At any rate ... I am not a proponent of "free speech" under it's present interpretation.  I believe it's flawed and lacking ... and that those people should be locked away - either in jail or in a mental institution - and not allowed to spread their message of ignorance and hate among the masses.

Kresge, such an automated answer.  I think that it was a private event, due to the fees involved in burying the son. Therefore, they should've been held responsible for the disruption.
On the free speech piece, most people invoke this freedom in lieu of the responsibilty of thinking out their actions. So I think they are idiots.

Kresge, such an automated answer. I think that it was a private event, due to the fees involved in burying the son. Therefore, they should've been held responsible for the disruption. On the free speech piece, most people invoke this freedom in lieu of the responsibilty of thinking out their actions. So I think they are idiots.

Westboro was on public property and adhered to all the laws governing public protest (they were the legal distance from the event and did not violate ordinances with respect to unruly behavior. Protecting free speech is imperative for any society that aspires to be just, IMO.,0,3649584.story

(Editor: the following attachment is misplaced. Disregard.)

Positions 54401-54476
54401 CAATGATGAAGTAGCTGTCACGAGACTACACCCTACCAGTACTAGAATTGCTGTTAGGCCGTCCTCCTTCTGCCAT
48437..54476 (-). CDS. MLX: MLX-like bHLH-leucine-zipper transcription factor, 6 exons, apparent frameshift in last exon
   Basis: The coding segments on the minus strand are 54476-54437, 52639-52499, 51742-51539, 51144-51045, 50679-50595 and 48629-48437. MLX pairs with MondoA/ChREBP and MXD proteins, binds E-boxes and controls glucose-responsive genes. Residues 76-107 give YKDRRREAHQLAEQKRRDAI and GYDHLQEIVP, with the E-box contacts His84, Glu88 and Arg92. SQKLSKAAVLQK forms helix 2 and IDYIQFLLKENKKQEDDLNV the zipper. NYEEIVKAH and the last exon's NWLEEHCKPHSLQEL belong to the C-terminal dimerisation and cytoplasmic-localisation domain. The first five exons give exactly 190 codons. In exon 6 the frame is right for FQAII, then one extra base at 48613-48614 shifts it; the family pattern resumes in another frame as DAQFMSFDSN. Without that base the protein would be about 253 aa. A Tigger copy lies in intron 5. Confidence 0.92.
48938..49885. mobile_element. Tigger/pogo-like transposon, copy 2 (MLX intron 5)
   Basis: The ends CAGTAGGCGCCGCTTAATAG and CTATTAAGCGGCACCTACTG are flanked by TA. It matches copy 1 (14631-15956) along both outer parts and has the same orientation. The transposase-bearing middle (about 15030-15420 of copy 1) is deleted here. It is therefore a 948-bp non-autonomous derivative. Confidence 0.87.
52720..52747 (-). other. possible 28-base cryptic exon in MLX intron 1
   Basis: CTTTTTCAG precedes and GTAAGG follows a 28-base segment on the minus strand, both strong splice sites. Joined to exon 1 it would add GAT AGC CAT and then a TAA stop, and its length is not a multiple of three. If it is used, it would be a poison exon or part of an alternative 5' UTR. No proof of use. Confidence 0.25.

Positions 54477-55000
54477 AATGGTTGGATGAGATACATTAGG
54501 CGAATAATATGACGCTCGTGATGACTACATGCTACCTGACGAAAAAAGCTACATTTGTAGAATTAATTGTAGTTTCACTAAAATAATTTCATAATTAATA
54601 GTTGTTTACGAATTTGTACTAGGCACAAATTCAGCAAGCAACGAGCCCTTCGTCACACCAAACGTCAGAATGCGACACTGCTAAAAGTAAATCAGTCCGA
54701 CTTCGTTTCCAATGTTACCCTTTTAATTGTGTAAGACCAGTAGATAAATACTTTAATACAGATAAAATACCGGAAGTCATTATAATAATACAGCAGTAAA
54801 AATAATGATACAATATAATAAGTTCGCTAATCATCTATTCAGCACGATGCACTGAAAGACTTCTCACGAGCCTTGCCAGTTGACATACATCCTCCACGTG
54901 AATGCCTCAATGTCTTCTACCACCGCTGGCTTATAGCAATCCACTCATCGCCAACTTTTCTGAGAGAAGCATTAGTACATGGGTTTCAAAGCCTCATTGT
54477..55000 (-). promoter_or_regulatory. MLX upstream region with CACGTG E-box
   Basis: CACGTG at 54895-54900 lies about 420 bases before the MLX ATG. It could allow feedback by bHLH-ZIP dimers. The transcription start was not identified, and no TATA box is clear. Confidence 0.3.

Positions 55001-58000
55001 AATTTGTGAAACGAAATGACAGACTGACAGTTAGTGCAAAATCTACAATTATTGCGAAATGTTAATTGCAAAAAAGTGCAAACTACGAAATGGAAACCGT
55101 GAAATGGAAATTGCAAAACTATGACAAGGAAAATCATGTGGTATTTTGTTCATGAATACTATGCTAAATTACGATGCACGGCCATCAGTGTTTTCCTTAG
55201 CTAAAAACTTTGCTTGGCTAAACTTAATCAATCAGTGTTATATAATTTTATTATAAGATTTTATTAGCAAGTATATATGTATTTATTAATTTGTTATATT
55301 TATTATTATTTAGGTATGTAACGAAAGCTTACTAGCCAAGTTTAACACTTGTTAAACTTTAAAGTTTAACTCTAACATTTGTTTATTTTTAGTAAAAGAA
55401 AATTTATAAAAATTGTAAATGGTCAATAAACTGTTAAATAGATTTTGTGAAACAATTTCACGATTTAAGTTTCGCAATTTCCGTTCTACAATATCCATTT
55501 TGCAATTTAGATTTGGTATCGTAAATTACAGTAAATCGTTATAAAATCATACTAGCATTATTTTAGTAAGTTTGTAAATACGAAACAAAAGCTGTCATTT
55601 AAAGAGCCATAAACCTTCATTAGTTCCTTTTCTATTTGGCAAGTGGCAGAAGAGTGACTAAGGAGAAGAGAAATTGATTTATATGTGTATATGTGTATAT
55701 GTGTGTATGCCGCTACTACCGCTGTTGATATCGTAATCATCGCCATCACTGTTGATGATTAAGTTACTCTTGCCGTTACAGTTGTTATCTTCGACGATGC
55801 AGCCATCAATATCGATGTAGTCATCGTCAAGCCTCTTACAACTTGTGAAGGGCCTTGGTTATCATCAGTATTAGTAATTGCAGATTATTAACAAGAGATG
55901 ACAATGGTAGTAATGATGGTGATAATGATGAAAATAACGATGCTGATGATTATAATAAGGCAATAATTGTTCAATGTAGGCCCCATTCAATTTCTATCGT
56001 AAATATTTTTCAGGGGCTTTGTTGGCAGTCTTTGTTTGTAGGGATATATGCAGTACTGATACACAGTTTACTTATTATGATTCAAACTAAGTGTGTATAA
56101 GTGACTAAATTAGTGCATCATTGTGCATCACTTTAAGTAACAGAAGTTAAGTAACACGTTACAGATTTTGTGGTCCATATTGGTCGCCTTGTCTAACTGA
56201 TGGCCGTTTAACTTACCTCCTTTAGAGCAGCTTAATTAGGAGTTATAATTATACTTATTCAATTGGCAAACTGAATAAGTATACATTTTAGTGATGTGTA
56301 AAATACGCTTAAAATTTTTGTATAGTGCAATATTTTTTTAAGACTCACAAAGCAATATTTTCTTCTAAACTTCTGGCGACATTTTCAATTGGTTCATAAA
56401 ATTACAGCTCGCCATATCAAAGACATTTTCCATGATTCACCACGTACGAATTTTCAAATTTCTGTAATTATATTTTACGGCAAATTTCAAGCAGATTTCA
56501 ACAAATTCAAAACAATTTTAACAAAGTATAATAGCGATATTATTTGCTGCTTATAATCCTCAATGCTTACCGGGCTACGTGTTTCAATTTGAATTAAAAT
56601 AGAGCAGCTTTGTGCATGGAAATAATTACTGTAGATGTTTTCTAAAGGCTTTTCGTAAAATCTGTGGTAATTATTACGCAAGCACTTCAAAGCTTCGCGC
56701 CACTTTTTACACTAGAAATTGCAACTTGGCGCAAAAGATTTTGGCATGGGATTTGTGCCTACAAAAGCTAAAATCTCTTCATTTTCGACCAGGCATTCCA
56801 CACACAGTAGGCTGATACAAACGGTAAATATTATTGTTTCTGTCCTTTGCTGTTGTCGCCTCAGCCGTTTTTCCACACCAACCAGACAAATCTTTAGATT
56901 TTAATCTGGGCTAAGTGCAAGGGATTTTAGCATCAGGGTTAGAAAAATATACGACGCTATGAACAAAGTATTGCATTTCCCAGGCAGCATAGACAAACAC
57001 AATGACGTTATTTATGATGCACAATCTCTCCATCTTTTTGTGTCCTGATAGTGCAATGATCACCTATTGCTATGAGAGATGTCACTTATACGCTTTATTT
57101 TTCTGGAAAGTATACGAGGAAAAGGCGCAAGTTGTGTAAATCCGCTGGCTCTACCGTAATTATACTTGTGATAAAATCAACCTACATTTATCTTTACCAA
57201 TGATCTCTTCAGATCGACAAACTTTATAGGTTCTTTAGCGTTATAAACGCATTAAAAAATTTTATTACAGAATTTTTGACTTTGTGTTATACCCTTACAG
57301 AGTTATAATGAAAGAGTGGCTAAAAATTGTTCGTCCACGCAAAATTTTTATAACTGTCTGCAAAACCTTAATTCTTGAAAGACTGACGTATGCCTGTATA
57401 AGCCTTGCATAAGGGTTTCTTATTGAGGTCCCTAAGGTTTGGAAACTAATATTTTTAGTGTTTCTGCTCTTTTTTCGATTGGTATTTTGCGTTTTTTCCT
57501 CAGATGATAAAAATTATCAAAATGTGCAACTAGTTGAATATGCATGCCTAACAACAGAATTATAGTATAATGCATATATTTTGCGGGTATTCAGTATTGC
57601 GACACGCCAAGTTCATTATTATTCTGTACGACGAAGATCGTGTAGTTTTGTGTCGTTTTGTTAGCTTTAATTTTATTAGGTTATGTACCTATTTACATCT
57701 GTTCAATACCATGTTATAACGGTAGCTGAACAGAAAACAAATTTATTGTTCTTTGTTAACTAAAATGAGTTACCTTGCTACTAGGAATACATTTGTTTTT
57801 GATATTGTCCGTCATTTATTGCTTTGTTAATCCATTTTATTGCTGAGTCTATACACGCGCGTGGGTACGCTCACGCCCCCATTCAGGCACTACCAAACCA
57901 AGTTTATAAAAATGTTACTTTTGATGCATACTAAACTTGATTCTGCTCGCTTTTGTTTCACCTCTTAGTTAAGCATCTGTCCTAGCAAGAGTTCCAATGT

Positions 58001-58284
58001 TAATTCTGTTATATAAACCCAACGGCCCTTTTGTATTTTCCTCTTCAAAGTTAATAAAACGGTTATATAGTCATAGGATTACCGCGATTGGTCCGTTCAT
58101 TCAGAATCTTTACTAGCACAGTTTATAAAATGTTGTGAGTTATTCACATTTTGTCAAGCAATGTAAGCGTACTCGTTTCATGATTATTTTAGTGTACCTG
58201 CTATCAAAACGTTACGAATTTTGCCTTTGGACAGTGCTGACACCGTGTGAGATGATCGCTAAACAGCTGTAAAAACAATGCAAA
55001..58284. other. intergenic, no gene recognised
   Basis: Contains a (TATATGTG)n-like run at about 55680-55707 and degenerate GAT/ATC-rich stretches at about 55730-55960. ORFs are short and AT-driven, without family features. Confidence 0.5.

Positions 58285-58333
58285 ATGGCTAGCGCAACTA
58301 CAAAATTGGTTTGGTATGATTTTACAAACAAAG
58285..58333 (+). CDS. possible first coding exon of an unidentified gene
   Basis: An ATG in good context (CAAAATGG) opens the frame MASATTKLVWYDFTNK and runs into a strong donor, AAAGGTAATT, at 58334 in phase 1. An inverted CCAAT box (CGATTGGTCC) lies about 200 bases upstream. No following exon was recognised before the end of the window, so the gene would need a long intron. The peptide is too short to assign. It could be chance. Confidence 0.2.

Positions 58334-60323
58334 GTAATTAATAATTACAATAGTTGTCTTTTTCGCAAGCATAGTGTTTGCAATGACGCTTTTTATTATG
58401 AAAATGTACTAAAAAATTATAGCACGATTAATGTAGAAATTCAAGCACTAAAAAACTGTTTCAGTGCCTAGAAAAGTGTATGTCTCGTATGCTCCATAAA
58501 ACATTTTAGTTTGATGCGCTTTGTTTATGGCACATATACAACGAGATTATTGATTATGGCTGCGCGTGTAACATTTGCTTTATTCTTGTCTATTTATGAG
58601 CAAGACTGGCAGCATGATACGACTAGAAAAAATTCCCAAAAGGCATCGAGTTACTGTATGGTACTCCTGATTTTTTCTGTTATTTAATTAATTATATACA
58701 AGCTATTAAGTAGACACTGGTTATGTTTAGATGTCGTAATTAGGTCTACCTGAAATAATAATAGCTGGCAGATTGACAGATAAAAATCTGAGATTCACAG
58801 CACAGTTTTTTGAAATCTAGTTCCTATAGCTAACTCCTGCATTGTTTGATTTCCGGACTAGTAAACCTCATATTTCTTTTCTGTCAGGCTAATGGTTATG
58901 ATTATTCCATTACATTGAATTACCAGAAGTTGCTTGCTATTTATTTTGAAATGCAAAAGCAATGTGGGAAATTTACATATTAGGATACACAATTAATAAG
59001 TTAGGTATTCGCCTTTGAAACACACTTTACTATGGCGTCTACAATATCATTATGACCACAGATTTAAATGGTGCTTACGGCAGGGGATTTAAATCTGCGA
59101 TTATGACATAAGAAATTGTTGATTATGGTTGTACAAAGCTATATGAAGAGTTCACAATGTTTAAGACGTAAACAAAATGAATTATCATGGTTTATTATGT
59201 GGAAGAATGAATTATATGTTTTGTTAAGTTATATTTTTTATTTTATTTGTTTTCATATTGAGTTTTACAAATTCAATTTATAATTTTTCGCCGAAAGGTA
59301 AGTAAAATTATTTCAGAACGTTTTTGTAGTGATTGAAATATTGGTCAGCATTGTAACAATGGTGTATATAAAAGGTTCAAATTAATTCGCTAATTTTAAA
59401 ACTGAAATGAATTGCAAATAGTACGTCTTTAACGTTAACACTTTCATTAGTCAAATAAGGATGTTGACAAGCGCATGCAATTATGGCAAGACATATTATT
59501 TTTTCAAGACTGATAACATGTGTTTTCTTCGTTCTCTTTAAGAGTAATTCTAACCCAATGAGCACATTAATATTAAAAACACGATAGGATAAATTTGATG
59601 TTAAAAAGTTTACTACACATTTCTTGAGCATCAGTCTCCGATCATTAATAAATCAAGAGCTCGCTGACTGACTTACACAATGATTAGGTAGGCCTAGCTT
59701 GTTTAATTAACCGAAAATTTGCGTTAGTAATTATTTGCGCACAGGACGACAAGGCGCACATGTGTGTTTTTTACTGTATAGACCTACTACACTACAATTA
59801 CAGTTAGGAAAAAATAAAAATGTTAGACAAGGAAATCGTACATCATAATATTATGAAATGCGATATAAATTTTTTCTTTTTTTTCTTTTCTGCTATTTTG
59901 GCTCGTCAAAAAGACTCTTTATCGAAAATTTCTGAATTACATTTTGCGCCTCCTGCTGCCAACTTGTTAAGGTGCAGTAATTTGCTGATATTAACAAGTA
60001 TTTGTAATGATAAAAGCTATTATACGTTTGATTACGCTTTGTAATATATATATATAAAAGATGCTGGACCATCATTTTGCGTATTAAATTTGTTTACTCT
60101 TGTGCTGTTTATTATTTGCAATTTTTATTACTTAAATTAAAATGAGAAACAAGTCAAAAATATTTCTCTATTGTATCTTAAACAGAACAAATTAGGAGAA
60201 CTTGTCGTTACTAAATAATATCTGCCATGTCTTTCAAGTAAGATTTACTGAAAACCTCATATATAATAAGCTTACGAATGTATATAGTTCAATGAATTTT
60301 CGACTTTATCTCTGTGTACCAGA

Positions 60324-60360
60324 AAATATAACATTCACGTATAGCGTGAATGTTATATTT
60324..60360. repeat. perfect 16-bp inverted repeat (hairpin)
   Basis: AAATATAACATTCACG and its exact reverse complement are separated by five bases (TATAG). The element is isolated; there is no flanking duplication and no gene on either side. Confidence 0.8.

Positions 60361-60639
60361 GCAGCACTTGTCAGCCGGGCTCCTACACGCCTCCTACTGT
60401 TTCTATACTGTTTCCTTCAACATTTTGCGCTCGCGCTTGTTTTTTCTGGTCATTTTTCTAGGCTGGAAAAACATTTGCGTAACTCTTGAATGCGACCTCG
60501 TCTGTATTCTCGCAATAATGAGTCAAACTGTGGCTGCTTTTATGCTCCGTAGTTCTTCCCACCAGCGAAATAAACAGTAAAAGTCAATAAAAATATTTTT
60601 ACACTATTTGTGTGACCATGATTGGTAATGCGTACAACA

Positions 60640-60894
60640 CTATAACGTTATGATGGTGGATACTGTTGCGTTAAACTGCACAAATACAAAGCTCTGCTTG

Supporters Block Funeral Protest in Weston

Reported by: Meredith Hoenes

FOX 4 Web Producer

November 6, 2010


People in Weston, Missouri banded together on Saturday. They wanted to protect loved ones who were saying goodbye to a fallen soldier. They stood up to members of the Wetboro Baptist Church who planned to protest at Sgt. First Class C.J. Sadell's funeral.

Sadell died October 24 from injuries he suffered in a surprise attack in Afghanistan. On Saturday, there was quite a turnout of people who wanted to keep the protesters away from the funeral.

"I'd say probably half the people in Weston are here," said Eric Moser, Marine Corp veteran.

Weston has less than 2,000 residents, but hundreds of people showed up to support the family of First Sgt. Sadell.

Sadell was in the Arif Kala region of Afghanistan when his unit was ambushed October 5. Five soldiers died and Sadell was badly injured.

"If you think about it, they've all gone to serve just so we could be able to do this," said Rebecca Rooney who organized the supporters. "He didn't die in vain."

Rebecca Rooney is a Weston resident who wanted to stand up against Fred Phelps and his followers.

"We got everybody here early so we could take up all the parking spots," Rooney said. ."We did that so Mr. Phelps wouldn't have a contingency that was really close."

Supporters came armed with patriotic music and American flags.

Protesters didn't stick around long once they saw the supporters.

"I'm glad they left, but I'm sad they came," Rooney said.

People came from Blue Springs, California and even Australia to be a part of the band of patriotic supporters. Half of the group lined up at the intersection while the the other half created a human shield at the funeral home.

C.J. Sadell was 34-years-old. He leaves behind a wife and two sons.